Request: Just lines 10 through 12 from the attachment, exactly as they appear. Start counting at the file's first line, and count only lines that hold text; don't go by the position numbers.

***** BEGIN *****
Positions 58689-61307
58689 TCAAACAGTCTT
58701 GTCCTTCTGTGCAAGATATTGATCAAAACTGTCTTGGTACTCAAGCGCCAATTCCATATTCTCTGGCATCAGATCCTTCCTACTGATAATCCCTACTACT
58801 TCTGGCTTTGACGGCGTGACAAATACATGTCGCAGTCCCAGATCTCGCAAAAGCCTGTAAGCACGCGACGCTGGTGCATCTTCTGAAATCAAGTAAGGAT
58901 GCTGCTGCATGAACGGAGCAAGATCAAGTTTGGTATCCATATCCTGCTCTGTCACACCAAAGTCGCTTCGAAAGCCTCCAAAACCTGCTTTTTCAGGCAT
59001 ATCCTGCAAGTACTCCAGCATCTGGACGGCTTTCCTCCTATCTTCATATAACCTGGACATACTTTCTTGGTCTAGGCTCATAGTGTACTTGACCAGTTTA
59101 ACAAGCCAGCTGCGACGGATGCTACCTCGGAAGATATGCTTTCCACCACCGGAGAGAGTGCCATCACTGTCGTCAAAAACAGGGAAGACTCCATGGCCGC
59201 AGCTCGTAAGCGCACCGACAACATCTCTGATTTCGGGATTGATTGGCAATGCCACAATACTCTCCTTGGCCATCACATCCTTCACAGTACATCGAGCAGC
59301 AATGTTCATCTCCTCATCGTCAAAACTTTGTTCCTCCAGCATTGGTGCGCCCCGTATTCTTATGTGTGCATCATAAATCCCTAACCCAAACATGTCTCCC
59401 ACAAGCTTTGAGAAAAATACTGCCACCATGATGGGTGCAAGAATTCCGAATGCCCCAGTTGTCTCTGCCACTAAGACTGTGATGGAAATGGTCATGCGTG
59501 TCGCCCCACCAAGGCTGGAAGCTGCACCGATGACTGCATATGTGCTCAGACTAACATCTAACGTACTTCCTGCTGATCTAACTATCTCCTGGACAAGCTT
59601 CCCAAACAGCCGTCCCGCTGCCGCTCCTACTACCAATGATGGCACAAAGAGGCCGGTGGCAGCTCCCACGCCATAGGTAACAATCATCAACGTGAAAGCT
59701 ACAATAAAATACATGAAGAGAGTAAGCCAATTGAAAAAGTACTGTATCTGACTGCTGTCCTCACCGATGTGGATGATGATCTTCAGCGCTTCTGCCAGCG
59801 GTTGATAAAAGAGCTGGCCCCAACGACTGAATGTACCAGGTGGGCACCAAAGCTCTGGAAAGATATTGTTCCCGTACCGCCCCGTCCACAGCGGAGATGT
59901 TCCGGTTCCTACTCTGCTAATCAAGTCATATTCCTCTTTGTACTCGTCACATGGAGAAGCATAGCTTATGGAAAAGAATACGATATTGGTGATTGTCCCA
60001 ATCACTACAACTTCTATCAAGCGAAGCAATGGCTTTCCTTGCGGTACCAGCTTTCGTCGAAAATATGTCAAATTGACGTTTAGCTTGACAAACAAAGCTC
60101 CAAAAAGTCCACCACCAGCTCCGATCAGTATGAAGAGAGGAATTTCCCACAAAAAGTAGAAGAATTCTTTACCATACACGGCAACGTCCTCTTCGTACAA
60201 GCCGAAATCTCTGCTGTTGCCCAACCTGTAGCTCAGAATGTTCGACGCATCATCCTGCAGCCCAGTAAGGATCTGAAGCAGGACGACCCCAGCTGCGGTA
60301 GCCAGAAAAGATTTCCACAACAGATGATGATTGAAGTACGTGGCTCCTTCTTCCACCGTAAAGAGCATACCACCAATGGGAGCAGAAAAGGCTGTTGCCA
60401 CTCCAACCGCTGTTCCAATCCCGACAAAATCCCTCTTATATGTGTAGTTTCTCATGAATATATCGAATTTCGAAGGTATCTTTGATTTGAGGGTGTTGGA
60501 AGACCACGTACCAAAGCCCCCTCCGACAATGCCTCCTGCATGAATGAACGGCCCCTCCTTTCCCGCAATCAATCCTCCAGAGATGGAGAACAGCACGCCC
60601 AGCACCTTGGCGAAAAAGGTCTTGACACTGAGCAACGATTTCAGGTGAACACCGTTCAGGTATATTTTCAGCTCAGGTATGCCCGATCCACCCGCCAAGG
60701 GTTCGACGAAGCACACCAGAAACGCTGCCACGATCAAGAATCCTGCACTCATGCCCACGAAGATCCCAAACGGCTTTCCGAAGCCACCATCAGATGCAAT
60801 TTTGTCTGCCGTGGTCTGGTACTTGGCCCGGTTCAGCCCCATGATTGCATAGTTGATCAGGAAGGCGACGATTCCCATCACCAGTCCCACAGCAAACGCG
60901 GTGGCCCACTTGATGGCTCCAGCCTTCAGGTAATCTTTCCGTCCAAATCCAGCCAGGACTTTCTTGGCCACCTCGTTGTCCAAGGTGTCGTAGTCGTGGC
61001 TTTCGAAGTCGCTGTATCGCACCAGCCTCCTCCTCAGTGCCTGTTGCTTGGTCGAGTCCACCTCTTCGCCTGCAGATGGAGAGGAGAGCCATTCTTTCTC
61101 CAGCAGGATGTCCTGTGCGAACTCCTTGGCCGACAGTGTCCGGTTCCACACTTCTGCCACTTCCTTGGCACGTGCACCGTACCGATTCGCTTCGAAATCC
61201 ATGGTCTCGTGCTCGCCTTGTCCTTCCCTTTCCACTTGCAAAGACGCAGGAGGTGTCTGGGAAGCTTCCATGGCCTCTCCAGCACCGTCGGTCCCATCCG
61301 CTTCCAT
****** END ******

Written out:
59401 ACAAGCTTTGAGAAAAATACTGCCACCATGATGGGTGCAAGAATTCCGAATGCCCCAGTTGTCTCTGCCACTAAGACTGTGATGGAAATGGTCATGCGTG
59501 TCGCCCCACCAAGGCTGGAAGCTGCACCGATGACTGCATATGTGCTCAGACTAACATCTAACGTACTTCCTGCTGATCTAACTATCTCCTGGACAAGCTT
59601 CCCAAACAGCCGTCCCGCTGCCGCTCCTACTACCAATGATGGCACAAAGAGGCCGGTGGCAGCTCCCACGCCATAGGTAACAATCATCAACGTGAAAGCT